Two thirds of airlines sign up for independent passenger complaints services

Two thirds of airlines sign up for independent passenger complaints services

Around two thirds of major airlines have signed up for an independent complaints service for disgruntled passengers.

About 20 major airlines have agreed to join the Civil Aviation Authority-approved Alternative Dispute Resolution (ADR) bodies.

The schemes will provide passengers who are dissatisfied with the way their airline has dealt with their case with a legally-binding decision on their complaint.

The authority says the 20 carriers signed up represent more than two thirds of the market by passengers carried and more are expected to follow.

However, airlines including Virgin Atlantic, Monarch, Jet2.com, Emirates and United Airlines were named by the Daily Mail as not yet signing up for one of the three approved schemes. 

Thomson Airways was the first to join in February, with British Airways, Thomas Cook Airlines, Ryanair and easyJet among the 20 who have committed to the ADR schemes.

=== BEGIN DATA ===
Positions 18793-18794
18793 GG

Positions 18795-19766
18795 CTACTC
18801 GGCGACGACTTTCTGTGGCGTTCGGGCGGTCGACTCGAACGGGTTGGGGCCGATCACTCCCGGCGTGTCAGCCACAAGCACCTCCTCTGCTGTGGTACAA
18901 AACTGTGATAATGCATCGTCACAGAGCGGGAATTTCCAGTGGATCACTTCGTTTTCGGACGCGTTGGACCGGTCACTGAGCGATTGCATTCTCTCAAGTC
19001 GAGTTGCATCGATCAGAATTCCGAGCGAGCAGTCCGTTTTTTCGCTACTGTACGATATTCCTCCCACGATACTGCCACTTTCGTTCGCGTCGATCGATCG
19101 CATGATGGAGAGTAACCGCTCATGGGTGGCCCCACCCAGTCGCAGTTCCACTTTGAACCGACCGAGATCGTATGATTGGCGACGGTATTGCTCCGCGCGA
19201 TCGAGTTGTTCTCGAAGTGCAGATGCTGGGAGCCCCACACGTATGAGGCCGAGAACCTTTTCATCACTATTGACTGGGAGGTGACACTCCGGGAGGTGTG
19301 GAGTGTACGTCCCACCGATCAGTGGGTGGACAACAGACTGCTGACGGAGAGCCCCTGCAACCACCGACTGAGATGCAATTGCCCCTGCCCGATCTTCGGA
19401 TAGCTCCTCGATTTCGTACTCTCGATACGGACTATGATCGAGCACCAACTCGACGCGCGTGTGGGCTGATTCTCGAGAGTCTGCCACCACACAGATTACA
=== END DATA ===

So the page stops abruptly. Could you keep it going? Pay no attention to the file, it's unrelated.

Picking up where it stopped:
CAA policy director, Tim Johnson, said: “Our research shows that 45% of air passengers that complained to their airline, airport or holiday company after experiencing a travel problem were dissatisfied with the outcome and almost six in ten were not satisfied with the redress provided.

“So clearly passengers expect more when they make a complaint about air travel

“If passengers don't get a satisfactory outcome to their complaint from their airline, using an approved Alternative Dispute Resolution provider gives them a simple way to get a prompt, fair and binding decision on their dispute - meaning they don't have to resort to court action.

“We believe this is a major step forward for passengers and are pleased to see a large number of airlines have signed up to ADR and are already giving their passengers this option.

“But we will continue to push for more airlines to sign up to ADR, so as many passengers as possible have access to efficient and effective dispute resolution if anything goes wrong with their flight to or from the UK.”

With three approved UK ADR bodies now functioning, the regulator has changed the way its own complaints handling service operates.

The CAA's Passenger Advice and Complaints Team will now only assist and accept complaints from passengers of airlines not signed up to ADR schemes.

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